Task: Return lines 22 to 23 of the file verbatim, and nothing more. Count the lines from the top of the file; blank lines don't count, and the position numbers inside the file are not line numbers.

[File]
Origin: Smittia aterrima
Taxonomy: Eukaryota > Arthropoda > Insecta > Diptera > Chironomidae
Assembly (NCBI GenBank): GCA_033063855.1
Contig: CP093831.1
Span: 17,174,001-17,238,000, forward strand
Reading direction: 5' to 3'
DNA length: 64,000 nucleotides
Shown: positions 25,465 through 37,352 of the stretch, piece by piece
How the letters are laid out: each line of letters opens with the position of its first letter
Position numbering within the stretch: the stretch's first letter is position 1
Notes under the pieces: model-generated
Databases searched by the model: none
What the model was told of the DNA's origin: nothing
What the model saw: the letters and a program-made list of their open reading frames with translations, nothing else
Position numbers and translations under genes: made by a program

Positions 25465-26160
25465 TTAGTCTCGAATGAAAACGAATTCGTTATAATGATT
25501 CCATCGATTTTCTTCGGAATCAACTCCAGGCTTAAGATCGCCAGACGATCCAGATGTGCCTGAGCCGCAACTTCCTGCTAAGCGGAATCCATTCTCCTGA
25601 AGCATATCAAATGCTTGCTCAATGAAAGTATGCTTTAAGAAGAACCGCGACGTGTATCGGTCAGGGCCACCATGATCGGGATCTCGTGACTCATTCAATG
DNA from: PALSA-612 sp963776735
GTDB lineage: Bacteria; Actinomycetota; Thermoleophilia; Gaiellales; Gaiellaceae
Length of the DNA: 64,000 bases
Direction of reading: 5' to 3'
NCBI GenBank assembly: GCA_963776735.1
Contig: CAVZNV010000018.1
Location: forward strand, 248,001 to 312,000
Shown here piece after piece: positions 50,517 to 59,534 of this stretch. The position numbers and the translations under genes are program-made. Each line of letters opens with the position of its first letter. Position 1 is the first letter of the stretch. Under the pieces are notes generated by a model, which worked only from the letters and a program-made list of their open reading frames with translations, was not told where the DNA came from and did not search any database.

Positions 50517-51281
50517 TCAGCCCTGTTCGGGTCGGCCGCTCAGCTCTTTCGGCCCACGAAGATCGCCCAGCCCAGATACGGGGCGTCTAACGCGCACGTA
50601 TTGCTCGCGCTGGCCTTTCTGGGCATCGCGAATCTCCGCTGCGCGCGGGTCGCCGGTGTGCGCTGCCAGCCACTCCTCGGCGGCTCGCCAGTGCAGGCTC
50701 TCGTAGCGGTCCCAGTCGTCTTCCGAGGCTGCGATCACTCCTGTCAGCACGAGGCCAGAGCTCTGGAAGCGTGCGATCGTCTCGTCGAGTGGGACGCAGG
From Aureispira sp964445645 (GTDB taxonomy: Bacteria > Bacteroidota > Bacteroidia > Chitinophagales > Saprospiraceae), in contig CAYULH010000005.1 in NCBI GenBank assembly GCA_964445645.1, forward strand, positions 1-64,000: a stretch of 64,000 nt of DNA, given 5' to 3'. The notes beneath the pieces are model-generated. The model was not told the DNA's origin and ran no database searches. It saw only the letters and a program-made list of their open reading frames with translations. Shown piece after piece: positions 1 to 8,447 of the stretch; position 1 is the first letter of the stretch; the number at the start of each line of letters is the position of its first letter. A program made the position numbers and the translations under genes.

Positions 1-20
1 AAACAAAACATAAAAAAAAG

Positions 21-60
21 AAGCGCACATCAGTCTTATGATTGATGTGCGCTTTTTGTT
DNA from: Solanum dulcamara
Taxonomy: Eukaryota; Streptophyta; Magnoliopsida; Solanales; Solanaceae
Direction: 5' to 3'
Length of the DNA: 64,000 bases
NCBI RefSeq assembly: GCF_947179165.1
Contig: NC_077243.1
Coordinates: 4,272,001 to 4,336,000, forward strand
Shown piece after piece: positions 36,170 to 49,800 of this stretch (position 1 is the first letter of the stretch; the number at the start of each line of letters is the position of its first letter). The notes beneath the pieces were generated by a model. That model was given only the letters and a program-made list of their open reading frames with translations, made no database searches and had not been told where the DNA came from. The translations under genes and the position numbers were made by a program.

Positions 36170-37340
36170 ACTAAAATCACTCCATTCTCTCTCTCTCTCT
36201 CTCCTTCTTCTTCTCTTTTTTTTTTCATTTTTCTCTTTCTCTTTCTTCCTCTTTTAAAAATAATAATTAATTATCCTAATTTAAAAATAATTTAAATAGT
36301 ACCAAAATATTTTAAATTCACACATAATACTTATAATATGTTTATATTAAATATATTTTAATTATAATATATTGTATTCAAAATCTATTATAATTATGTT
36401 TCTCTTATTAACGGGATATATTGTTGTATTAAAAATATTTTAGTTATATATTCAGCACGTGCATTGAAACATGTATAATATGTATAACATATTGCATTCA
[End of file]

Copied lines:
Length of the DNA: 64,000 bases
Direction of reading: 5' to 3'